Disinformation and the future of democracy: the case of Ukraine and Great Britain. 17 October 2019
by James Bolton-Jones
Russia is a major actor in coordinating a global campaign of disinformation, through its media outlets abroad, its social media activities and through its domestic media narratives – this was the key theme of a panel discussion at Ukrainian Institute London on 17 October 2019, featuring research carried out in Ukraine and the UK.
Co-Founder of the Ukraine Crisis Media Center (UCMC), Nataliia Popovych spoke at the event and described how her team seeks to provide objective information on the ground in the face of disinformation produced by Russian state-controlled media. With all three of Russia’s most popular TV channels, Rossiya 1, Pervyi Kanal and NTV, being controlled by the state, the UCMC has its hands full in attempting to document and analyse disinformation which is churned out daily.
Popovych first focussed on how Ukraine is portrayed in Russian state-run media. Ukraine, she explained, is a major part of Russian news, and lies in the top 1% of the most featured topics. The coverage is overwhelmingly negative, and often degrades Ukraine and dehumanises its citizens. Sometimes, on the popular talk show format, a token individual representing a “Ukrainian” point of view is verbally, and on one occasion even physically, attacked and mocked.
The same goes for the portrayal of the “West”. According to the UCMC’s statistics, the overall portrayal of Ukraine, the rest of Europe and the US is 84% negative, and just 16% positive. Popovych drew a disbelieving chuckle from the room when noting that from the UCMC’s analysis of Russian state-controlled TV, life is truly liveable in only two “western” countries: Switzerland and Belarus.
Two themes constituted 43% of coverage: the “horrors of life” in the West and “protests”. Popovych explained how a seemingly insignificant event is often blown out of proportion in order to portray the West as depraved and decaying. Protests, hardly the Russian government’s favourite topic, are therefore made to seem terrible and dangerous in an effort to discourage viewers from dissent. Other topics which are particularly targeted are terrorism, the refugee crisis and LGBT issues, all in an attempt to demonstrate the decadence and decay of the “West”.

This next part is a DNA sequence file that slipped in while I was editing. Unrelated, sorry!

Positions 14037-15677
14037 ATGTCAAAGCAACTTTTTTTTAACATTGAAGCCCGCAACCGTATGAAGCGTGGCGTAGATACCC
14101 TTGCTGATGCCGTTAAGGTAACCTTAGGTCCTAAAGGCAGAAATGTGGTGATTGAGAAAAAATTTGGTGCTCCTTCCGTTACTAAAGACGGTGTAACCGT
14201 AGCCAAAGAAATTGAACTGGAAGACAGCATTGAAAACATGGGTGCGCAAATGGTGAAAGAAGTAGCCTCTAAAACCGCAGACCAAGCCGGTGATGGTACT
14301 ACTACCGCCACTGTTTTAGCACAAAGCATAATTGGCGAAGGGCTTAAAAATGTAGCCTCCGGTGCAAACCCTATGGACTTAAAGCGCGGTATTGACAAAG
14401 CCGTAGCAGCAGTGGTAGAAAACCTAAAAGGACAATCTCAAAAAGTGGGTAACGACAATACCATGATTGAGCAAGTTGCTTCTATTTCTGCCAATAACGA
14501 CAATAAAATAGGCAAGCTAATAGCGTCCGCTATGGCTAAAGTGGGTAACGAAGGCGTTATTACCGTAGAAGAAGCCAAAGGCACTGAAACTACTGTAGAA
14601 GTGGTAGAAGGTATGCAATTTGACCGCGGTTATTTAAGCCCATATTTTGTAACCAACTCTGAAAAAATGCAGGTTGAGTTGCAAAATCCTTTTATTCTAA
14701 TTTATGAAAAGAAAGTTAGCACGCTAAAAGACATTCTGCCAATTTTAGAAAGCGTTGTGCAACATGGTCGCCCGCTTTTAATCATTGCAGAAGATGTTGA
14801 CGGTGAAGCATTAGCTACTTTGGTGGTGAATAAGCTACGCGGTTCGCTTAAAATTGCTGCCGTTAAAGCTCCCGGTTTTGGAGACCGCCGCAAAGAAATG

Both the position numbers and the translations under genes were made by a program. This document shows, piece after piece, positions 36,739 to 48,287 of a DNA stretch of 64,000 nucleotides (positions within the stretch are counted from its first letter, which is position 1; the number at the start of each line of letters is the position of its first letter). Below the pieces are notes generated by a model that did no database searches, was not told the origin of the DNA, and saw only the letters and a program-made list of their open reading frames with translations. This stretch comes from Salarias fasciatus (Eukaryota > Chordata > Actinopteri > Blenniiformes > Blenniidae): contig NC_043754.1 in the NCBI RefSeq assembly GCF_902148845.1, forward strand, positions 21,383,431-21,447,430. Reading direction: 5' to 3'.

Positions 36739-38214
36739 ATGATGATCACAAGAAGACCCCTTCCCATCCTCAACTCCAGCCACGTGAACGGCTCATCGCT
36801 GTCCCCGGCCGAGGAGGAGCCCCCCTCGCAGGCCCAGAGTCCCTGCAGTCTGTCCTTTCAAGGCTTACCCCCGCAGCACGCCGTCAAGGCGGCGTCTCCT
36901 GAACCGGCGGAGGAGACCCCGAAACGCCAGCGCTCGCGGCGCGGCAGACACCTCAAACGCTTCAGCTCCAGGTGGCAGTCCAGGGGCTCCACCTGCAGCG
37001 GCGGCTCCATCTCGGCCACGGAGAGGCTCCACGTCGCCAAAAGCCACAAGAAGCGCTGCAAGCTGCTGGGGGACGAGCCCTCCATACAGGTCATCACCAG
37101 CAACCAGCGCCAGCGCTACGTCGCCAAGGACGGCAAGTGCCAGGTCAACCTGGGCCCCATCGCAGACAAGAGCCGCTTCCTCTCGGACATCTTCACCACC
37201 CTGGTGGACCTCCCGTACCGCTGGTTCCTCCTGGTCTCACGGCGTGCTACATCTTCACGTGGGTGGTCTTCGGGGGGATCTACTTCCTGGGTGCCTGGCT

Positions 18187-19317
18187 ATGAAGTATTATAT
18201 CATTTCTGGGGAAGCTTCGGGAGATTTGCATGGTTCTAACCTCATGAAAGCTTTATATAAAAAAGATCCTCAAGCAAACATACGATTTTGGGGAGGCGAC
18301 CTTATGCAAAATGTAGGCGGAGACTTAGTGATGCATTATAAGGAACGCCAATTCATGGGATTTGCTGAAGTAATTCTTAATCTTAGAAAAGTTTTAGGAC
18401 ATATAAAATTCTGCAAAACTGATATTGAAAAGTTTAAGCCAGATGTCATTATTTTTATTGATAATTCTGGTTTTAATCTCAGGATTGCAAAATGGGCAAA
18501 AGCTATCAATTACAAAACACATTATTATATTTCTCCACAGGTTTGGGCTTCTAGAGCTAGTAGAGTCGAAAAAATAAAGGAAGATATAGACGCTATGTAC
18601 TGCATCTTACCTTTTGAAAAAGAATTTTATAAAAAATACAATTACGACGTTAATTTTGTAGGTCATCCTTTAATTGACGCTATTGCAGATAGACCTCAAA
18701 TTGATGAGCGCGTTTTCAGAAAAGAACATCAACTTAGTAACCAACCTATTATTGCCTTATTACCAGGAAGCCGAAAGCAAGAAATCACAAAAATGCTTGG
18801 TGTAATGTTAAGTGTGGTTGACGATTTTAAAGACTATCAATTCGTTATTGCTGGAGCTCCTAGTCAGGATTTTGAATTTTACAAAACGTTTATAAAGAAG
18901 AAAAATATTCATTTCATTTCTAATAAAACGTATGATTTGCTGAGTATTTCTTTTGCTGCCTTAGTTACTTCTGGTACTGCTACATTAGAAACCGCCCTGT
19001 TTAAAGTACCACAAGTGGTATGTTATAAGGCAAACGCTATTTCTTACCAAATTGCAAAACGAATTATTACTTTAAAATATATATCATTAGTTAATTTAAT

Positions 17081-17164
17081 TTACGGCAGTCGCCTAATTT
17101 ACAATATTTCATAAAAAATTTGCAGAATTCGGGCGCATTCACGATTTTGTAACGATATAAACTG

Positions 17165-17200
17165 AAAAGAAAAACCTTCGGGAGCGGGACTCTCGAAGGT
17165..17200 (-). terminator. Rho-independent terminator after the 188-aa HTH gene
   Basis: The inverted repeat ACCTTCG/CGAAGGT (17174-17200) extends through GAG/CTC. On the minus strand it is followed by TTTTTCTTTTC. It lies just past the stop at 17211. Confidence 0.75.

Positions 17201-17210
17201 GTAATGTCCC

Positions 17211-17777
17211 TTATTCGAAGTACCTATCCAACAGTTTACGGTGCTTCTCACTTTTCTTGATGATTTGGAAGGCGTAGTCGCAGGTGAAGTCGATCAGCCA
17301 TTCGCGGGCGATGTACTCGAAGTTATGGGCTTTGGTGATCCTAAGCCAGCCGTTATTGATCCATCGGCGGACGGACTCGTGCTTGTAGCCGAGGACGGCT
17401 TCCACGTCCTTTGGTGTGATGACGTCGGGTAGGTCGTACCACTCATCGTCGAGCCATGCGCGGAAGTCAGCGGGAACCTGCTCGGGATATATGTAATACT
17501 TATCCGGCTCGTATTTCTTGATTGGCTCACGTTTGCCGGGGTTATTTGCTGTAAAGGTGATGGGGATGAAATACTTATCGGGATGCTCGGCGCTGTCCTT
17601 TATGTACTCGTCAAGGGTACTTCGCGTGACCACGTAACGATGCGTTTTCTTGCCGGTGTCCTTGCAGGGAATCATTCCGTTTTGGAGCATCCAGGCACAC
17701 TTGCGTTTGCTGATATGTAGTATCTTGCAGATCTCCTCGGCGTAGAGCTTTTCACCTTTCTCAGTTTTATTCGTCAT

Dr Gordon Ramsey, visiting researcher at University of Westminster, while unable to attend the event, nevertheless presented key findings of his research – Weaponising News: RT, Sputnik and Targeted Disinformation, which tested how susceptible commercial Western media were to republishing targeted propaganda from Russian English-language news outlets.
The research provided overwhelming evidence of the extent to which Russian English-language news outlets inject vast quantities of disinformation into the international information space, and spew out contradictory narratives on themes key to Russian interests. Other techniques included consistent repetition of untruths, strongly skewed focus, spread of conspiracy theories, reliance on experts with strong pro-Russian views and exploiting political and social division lines in Western societies.
Dr Ramsey’s presentation spoke of what he described “isomorphic mimicry”- a phenomenon of propaganda carefully masquerading at journalism, and as such being picked up and amplified by British media, most notably tabloid media. RT and Sputnik intersperse their propagandistic content among hundreds of daily articles about non-controversial issues, making it very difficult to spot and roll out any measures against, the presentation said.
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